To Those Hitting Rock Bottom

To Those Hitting Rock Bottom

Life is not always easy, but it sure is beautiful.
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To the people who feel as though they have hit rock bottom; I understand. Sometimes it seems like we can't fall any deeper, and then something worse happens and life surprises us with another smack in the face.

I am here to tell you that it is okay and everything will get better.

Everyone is fighting their own battles and dealing with their own struggles. Whether it be financial issues, academics, work, family, friends, relationships, no life is perfect. If somebody seems perfect, there is no doubt that they are hiding the imperfections and there is nothing wrong with that.

Personally, I am not one of those that can easily hide my struggles; I let it affect everything, whether I mean for it to happen or not. I like to think I am strong; I know I am strong, but, it is okay to be weak.

It's okay to cry and it's okay to feel broken down.

Just remember to stand back up, keep fighting, and move forward. Keep your chin up and do not let your crown fall. Life is not always amazing. Life is not always happy and light. But, that's life, there's no better way to explain it. It's an uphill battle, but then you can enjoy the ride for awhile before the next battle.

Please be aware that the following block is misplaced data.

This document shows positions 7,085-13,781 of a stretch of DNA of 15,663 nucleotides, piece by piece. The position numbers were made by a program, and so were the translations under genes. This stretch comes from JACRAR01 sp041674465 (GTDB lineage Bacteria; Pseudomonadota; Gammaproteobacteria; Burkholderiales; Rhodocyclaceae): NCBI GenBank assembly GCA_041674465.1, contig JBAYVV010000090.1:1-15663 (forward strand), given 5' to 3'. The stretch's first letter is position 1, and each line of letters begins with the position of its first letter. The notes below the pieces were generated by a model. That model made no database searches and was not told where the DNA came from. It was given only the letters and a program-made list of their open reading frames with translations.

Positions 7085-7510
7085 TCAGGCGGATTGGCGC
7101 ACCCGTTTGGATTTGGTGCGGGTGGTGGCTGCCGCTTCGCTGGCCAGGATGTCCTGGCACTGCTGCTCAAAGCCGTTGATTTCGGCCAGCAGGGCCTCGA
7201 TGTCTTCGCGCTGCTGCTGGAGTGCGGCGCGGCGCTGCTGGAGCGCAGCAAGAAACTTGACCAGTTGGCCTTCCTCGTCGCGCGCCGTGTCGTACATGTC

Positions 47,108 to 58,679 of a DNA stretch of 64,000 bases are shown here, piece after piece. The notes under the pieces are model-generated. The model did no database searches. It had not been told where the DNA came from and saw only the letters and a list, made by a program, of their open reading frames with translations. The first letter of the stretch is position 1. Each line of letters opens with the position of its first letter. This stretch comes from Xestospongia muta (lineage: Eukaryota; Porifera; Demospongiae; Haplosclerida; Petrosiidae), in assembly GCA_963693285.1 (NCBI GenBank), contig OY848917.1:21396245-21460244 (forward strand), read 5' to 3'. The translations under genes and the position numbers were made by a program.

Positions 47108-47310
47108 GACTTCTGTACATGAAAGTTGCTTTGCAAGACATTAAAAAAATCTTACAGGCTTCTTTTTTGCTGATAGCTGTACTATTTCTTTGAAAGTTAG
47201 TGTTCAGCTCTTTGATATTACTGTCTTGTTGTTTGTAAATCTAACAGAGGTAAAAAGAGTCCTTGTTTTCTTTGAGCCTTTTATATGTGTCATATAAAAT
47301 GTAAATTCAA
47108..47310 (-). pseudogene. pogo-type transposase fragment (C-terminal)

Life is constant improvement and learning. Life is about making mistakes and learning from them.

Once you hit rock bottom, you can only move up. Think of the positives; you're still alive, you're breathing, the sun is up in the sky, the grass is always growing. Listen to some music, take a bath, light a candle, and just relax. Take some time to yourself to put everything into perspective. It's possible that anything that is going wrong can be fixed or at least alleviated. Is school difficult? Take advantage of some quiet time at the library or visit your professor in office hours. Troubles with friends or relationships? Talk it out, sit down, and listen.

I know it is going to sound cliche, but everyone is fighting a battle, you may just not see it. Reach out to friends and vent to them, go to church if you're religious, look for ways to leave the stress in your life for a bit, then go back when you're ready.